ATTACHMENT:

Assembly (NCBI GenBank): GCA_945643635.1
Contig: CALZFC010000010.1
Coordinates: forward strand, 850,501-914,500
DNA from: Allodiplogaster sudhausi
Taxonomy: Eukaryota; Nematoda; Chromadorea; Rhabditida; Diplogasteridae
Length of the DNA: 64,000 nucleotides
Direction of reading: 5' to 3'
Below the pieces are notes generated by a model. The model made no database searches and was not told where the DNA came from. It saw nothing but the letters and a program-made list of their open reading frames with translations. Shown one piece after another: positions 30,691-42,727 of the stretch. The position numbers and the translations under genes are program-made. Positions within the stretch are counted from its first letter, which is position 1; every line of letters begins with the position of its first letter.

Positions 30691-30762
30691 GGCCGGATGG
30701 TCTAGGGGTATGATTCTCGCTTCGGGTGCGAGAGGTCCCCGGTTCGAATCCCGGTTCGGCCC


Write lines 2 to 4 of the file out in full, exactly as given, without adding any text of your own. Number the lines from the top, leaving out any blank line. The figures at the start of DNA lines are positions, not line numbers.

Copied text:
Contig: CALZFC010000010.1
Coordinates: forward strand, 850,501-914,500
DNA from: Allodiplogaster sudhausi